RSS Two new species of azoox zoanthids, Palythoa mizigama & P. umbrosa

MASA Admin

8 May 2007
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Two new species of zoanthids, Palythoa mizigama & Palythoa umbrosa were described earlier this year but we’re just now getting a good look at the appearance of these novel zoanthids. What makes the two new Palythoa species really interesting is not just that they are nonphotosynthetic, but that they are azoox species of a genus that is best known for photosynthetic species.

Nonphotosynthetic or Azooxanthellate (Azoox) zoanthids have been known about for decades with species from Abyssoanthus and Neozoanthus only being known from extreme depths where virtually out of the reach of sunlight. These zoanthids literally never see the light of day, as is the case for many species of deepwater corals.

The new azoox Palythoa species were discovered growing in the Ryukyu Islands of southern Japan. Despite being azooxanthellate, P. mizigama and P. umbrosum were collected in the relatively shallow depth of 2 to 12 meters (6 to 40 feet) where light is still plenty available for photosynthesis. In this well-lit environment the two new Palythoas were found living in shaded areas, in walls or caves where light availability is quite reduced.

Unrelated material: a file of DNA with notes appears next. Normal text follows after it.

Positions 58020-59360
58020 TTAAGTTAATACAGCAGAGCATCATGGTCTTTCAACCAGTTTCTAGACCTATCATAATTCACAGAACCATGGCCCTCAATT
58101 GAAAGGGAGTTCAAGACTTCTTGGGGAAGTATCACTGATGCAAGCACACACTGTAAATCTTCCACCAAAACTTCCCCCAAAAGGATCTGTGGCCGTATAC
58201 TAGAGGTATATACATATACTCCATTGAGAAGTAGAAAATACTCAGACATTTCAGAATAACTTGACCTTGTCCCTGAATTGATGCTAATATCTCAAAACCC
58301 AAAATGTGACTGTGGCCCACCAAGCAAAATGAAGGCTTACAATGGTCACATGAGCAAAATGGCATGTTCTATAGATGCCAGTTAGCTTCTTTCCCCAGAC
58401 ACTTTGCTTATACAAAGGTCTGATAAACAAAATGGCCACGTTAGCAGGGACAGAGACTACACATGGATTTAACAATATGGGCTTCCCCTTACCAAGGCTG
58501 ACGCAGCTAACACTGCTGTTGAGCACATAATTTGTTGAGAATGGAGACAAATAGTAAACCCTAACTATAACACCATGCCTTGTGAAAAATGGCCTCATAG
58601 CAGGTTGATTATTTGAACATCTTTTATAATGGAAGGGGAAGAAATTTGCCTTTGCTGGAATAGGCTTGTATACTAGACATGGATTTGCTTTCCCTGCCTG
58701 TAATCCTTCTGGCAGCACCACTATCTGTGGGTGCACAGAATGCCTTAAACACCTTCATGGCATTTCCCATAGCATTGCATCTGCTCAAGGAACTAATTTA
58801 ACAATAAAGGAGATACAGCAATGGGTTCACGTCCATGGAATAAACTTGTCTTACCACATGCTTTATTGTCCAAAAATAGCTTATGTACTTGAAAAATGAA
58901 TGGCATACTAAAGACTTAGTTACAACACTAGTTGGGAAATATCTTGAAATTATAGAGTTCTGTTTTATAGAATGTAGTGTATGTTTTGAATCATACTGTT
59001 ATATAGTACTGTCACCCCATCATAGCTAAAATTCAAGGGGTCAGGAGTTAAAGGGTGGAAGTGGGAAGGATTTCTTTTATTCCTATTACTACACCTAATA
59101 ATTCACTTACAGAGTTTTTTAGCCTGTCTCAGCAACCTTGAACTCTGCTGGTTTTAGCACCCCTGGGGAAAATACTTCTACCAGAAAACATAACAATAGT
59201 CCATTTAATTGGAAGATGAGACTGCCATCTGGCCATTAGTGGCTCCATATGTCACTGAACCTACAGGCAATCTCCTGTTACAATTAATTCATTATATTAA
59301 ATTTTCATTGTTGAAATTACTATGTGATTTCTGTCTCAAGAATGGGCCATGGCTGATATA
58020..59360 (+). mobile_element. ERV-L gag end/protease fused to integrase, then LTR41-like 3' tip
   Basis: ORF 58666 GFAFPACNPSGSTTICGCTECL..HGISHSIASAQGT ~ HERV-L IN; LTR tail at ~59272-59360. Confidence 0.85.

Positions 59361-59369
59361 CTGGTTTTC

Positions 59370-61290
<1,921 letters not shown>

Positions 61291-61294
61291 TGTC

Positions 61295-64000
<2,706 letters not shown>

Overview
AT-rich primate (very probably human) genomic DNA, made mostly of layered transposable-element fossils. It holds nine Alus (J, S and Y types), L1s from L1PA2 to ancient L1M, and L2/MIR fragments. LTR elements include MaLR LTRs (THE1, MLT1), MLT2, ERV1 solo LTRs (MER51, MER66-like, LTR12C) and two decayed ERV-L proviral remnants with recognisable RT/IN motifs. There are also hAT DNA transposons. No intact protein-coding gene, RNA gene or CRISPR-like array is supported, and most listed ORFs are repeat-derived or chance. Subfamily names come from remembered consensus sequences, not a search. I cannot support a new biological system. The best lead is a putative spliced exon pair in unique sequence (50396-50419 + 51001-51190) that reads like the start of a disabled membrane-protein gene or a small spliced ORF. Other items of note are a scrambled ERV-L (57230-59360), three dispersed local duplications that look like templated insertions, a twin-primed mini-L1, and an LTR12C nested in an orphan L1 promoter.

Thanks to some pictures of some in-situ living specimens of Palythoa mizigama we can see that these polyps are not so different from the beautiful polyps and crazy colored zoanthids that collectors clamor for. The first thing reefers should think about with the description of azooxanthellate species of Palythoa is the importance of feeding your zoanthids.

It is well known that zoanthids are easy to keep if they are provided with a moderate degree of light, medium flow and a stable environment. However we also know that zoanthids thrive especially well in tanks with higher nutrient aquarium water.

The discovery of two new species of Palythoa that subsist only on a heterotrophic lifestyle should prompt zoanthid keepers to really take extra special care to feed their most prized zoanthids. Sure your palys and zoanthus polyps will probably live just fine on good quality light and dissolved organic matter but you’ll have to feed them variety of foods to get the best growth, look and color from this popular group of reef animals. [Zookeys]


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